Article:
The Vatican’s Last Secret, by Francis Joseph Smith

Six stars

With this historical thriller, Francis Joseph Smith pulls the reader into the middle of a dramatic plot that melds the Nazis with key figures within the Vatican during the waning days of the Second World War. With the end of the War all but done, a group of key Nazis load up as much of their riches as possible. Travelling off the Allies’ radar, a long procession of train cars seek to make it to safety, with the riches out of the hands of the victors. When the Allies catch up to the cache, some of it is missing and the presumptive claim is that the Vatican is holding onto it, something the Holy See denies, but never substantiates. Moving to the present day, an elderly former Nazi tells his son of another hidden cache that sits in rural Germany and should be collected before others note its whereabouts. Soon thereafter, two men begin the trek to find it, while higher-ups in the Vatican also seek to get their hands on the riches, while remaining coy about their interest. In a story that flashes back to wartime Europe, the narrative shows that someone within the Vatican wants to silence any chance of a smear campaign, while also amassing additional riches for its own coffers. Blood shed at the hand of protecting the Holy See may be fully justified by some, but the secrets being protected could never be publicly understood or accepted. The race is on to find this last collection of riches and to uncover the Vatican’s darkest secret tied to the Second World War. An interesting piece with a strong premise, but whose momentum dwindled at times. Those who like thrillers and can handle highly tangential storylines, this book may be for you.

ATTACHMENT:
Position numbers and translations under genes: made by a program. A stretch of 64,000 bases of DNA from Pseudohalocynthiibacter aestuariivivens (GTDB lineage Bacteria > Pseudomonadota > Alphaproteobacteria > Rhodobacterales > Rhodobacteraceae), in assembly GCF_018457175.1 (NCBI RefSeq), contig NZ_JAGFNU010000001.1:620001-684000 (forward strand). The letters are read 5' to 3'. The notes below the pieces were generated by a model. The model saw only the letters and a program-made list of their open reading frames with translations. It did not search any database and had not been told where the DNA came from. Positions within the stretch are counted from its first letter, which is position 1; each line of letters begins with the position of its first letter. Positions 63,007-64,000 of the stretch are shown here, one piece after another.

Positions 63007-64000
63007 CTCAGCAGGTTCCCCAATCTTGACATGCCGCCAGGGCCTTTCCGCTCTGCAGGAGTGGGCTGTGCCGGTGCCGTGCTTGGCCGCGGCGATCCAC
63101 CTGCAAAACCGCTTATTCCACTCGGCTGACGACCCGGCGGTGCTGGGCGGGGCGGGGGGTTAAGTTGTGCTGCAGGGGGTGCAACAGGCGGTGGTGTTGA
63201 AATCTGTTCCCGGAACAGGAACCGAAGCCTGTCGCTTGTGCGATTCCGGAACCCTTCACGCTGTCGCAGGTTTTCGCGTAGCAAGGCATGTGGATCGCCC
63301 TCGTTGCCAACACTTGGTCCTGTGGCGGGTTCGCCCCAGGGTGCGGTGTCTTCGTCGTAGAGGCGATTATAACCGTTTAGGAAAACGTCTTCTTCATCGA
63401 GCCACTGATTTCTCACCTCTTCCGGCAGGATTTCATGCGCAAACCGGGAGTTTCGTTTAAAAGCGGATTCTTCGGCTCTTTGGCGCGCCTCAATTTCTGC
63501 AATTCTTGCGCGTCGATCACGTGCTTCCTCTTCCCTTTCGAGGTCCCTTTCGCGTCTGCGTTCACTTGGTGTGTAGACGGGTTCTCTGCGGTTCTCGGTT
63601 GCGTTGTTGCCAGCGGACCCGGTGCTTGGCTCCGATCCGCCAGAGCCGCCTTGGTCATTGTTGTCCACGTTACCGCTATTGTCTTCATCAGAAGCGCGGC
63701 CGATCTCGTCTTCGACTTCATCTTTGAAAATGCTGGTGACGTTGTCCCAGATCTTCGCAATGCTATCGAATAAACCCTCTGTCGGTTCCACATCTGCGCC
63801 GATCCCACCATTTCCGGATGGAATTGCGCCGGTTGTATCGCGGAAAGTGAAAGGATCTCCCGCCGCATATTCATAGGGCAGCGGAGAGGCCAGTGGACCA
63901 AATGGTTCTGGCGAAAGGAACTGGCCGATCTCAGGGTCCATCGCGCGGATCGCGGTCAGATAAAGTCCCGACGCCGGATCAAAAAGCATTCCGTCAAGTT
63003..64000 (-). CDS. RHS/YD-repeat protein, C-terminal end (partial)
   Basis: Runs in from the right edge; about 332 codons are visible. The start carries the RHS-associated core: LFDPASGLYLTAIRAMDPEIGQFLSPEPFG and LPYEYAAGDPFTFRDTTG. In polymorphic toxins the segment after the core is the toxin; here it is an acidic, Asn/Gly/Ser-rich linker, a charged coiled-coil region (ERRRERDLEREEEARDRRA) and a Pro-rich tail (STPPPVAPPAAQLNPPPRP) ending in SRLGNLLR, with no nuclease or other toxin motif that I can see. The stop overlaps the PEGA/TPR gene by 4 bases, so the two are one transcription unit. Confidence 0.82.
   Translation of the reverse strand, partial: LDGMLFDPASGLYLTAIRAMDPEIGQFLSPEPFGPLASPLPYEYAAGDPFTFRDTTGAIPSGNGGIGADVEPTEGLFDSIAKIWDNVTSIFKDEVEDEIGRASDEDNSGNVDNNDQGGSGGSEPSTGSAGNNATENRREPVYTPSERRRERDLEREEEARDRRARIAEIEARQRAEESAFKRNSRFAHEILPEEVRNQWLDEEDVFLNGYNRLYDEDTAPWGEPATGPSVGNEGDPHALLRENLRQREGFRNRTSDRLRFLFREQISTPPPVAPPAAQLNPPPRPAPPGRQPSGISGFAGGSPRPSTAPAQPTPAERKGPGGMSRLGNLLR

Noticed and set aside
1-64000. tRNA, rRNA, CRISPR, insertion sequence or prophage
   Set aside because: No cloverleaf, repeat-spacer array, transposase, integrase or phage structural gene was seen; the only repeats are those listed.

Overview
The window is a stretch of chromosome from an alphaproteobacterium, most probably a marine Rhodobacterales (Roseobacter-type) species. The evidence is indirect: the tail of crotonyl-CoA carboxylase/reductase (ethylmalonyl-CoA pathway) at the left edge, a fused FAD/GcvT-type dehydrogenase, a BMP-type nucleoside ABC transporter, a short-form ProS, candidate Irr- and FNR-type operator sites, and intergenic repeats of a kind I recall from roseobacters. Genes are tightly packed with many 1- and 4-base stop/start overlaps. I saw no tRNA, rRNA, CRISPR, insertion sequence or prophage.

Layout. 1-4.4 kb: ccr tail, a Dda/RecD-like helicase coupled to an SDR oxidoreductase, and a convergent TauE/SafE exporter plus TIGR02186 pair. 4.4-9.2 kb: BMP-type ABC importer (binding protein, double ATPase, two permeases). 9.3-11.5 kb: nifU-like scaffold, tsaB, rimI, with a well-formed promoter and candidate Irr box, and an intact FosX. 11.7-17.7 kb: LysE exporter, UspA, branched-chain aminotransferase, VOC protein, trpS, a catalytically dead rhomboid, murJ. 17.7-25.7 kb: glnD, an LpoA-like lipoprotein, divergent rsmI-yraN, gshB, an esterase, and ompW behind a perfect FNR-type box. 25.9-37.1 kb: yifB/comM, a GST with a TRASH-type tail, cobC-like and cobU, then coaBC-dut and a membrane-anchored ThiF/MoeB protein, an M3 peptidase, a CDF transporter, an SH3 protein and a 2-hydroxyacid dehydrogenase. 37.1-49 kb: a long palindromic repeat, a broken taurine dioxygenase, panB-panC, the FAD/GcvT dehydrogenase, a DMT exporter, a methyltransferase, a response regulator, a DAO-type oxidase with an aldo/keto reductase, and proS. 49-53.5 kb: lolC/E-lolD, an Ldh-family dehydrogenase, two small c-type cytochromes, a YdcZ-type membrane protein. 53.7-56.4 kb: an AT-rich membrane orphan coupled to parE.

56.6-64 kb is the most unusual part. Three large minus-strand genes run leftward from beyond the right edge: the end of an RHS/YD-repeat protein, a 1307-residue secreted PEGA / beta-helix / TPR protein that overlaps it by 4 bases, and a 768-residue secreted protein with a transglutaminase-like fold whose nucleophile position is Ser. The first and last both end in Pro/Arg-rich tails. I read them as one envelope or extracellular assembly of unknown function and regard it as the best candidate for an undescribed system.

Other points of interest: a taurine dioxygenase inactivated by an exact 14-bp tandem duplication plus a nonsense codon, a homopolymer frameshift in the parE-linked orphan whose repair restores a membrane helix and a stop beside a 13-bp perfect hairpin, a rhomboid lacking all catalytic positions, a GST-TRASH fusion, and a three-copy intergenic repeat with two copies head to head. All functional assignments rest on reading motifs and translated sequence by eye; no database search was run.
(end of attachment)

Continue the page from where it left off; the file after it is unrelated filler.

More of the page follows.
The cover and premise of the book caught me from the outset, though I will admit that the deeper I got into the book, the less enthralled I became. There are many subplots to keep the narrative moving forward, though they get muddled and diluted with all the action. In a story that is so long, one must hope the author can keep building the momentum, rather than have it inch along that the aforementioned train cars full of riches. The variety of characters add some flavour to the story, though there was an obvious need for a tighter connection between reader and characters on the page, which may have helped propel the story forward. The historical premise was quite interesting, particularly the race to uncover (or cover-up) the truth about the riches and the Vatican’s connection, but things just lasted too long. Smith does well to splice in current and flashback chapters, which substantiate the narrative foundation, but I became lost after a time and simply sought a resolution. What could have been a stellar thriller that left readers wondering just how much Vatican officials would deny turned a little lugubrious and needed a kick in the literary posterior. Then again, maybe it’s just me… but other reviews will shed light on it.

Kudos, Mr. Smith, for a valiant effort. I wonder if the story could/should have been split into a duology or trilogy… or editors done better work tightening it up. Premise was there and I could surely see potential.

A Book for All Seasons, a different sort of Book Challenge: